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Epilepsy Res. 1999 Apr;34(2-3):199-205.

Double-blind substitution of vigabatrin and valproate in carbamazepine-resistant partial epilepsy. 012 Study group.

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  • 1Department of Medicine and Therapeutics, Western Infirmary, Glasgow, Scotland, UK. martin.j.brodie@clinmed.gla.ac.uk

Abstract

Patients from 12 countries reporting two or more partial seizures per month despite treatment with optimal doses of CBZ were randomised to additional vigabatrin (VGB, 2-4 g daily) or sodium valproate (VPA, 1-2 g daily) using a double-blind, double-dummy design. The study included a 6 month retrospective baseline on unchanged CBZ dosage, a month's prospective baseline, a short titration phase, and an assessment period lasting 3 months on duotherapy. CBZ was withdrawn over a further 2 months in responders ( > or = 50% monthly seizure reduction compared with baseline), who continued on alternative monotherapy for 3 or more months. If seizure control deteriorated, CBZ was reinstated and these patients were also followed up for 3 months. A total of 215 patients (108 VGB, 107 VPA) reporting a mean of seven partial seizures per month fulfilled the criteria for the intention-to-treat analysis. 53 and 51% of patients in the VGB and VPA group respectively achieved a monthly reduction in seizure numbers > or = 50%, respectively. 27 and 31% maintained alternative monotherapy. Overall, 17% (7% monotherapy, 10% duotherapy) of the VGB treated patients and 19% (8% monotherapy, 11% duotherapy) of the VPA group remained seizure-free during the final 3 month treatment period. VGB and VPA, which increase neuronal inhibition mediated by gamma aminobutyric acid, can be added to or substituted for CBZ when this Na+ channel blocker fails to control partial seizures. This lends credence to the hypothesis in support of a mechanistic approach to the management of epilepsy.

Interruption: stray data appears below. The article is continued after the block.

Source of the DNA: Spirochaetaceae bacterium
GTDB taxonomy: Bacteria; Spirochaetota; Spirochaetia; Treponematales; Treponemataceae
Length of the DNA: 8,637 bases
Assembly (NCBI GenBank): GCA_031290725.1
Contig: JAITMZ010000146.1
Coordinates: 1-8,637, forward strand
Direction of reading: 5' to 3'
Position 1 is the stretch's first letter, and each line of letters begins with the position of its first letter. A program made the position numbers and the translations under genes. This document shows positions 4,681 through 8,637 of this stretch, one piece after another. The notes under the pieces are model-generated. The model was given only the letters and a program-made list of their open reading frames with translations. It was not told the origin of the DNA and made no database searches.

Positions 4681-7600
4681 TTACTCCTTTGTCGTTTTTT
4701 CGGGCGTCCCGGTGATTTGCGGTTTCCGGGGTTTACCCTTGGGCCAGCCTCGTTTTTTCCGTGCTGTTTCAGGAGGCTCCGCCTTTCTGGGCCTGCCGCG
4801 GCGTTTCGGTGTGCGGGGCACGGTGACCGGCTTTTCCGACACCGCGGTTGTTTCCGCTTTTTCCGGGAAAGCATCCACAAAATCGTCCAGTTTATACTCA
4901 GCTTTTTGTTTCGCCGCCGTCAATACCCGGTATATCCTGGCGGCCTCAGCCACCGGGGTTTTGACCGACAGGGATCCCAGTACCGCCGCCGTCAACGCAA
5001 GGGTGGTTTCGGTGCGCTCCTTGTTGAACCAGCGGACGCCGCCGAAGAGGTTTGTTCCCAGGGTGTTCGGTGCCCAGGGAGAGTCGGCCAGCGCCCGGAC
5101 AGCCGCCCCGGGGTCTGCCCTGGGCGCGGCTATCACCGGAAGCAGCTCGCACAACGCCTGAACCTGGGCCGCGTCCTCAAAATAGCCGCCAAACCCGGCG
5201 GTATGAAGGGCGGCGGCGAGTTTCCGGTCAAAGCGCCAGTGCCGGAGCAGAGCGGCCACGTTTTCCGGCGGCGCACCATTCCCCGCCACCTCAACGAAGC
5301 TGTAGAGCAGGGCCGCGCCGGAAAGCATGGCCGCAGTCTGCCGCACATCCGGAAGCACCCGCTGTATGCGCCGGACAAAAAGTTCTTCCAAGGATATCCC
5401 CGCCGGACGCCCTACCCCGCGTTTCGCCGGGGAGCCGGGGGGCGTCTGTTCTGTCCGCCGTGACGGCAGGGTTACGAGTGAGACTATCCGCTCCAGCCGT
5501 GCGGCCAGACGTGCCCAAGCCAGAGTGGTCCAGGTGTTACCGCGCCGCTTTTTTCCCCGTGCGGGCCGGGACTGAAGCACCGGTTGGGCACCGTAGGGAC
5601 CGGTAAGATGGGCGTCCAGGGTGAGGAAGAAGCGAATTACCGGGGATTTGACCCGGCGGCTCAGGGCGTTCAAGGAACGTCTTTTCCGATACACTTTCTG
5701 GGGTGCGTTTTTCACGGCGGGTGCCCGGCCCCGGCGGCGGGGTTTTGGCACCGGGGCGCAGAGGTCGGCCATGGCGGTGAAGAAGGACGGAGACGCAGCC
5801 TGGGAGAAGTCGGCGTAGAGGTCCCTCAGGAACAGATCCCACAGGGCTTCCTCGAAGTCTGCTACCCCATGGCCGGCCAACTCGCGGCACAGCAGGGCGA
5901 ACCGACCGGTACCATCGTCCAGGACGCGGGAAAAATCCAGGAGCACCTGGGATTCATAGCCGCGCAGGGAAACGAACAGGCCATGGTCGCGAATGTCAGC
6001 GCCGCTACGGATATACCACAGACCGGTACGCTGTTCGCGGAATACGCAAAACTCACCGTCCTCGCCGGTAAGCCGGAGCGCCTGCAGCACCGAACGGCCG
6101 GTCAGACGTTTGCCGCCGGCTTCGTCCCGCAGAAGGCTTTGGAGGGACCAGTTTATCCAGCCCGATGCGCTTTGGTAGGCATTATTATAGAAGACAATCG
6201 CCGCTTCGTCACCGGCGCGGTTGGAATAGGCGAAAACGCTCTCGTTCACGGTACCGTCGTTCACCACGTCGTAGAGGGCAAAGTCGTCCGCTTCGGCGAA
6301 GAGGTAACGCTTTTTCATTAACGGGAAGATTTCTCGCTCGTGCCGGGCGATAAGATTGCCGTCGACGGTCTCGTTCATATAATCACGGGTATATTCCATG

PMID:
10210035
[PubMed - indexed for MEDLINE]
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